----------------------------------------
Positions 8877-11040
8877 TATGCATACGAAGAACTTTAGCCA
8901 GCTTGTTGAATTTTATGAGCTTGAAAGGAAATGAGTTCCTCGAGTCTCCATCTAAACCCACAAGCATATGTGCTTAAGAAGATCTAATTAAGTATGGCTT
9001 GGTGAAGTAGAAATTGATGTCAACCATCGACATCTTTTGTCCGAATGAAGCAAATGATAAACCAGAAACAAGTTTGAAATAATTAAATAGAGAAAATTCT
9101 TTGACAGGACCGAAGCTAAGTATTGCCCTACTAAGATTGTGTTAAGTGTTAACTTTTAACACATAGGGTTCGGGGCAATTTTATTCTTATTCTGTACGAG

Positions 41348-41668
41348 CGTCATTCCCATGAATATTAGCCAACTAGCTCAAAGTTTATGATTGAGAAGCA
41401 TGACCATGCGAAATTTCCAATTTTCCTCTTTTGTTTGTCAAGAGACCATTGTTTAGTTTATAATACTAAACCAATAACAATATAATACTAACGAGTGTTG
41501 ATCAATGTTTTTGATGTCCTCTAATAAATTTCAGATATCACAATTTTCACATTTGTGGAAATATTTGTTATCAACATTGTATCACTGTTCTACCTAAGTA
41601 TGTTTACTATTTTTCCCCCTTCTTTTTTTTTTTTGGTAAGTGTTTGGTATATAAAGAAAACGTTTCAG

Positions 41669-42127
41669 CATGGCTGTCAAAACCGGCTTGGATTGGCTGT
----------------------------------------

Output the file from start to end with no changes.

Positions 8877-11040
8877 TATGCATACGAAGAACTTTAGCCA
8901 GCTTGTTGAATTTTATGAGCTTGAAAGGAAATGAGTTCCTCGAGTCTCCATCTAAACCCACAAGCATATGTGCTTAAGAAGATCTAATTAAGTATGGCTT
9001 GGTGAAGTAGAAATTGATGTCAACCATCGACATCTTTTGTCCGAATGAAGCAAATGATAAACCAGAAACAAGTTTGAAATAATTAAATAGAGAAAATTCT
9101 TTGACAGGACCGAAGCTAAGTATTGCCCTACTAAGATTGTGTTAAGTGTTAACTTTTAACACATAGGGTTCGGGGCAATTTTATTCTTATTCTGTACGAG

Positions 41348-41668
41348 CGTCATTCCCATGAATATTAGCCAACTAGCTCAAAGTTTATGATTGAGAAGCA
41401 TGACCATGCGAAATTTCCAATTTTCCTCTTTTGTTTGTCAAGAGACCATTGTTTAGTTTATAATACTAAACCAATAACAATATAATACTAACGAGTGTTG
41501 ATCAATGTTTTTGATGTCCTCTAATAAATTTCAGATATCACAATTTTCACATTTGTGGAAATATTTGTTATCAACATTGTATCACTGTTCTACCTAAGTA
41601 TGTTTACTATTTTTCCCCCTTCTTTTTTTTTTTTGGTAAGTGTTTGGTATATAAAGAAAACGTTTCAG

Positions 41669-42127
41669 CATGGCTGTCAAAACCGGCTTGGATTGGCTGT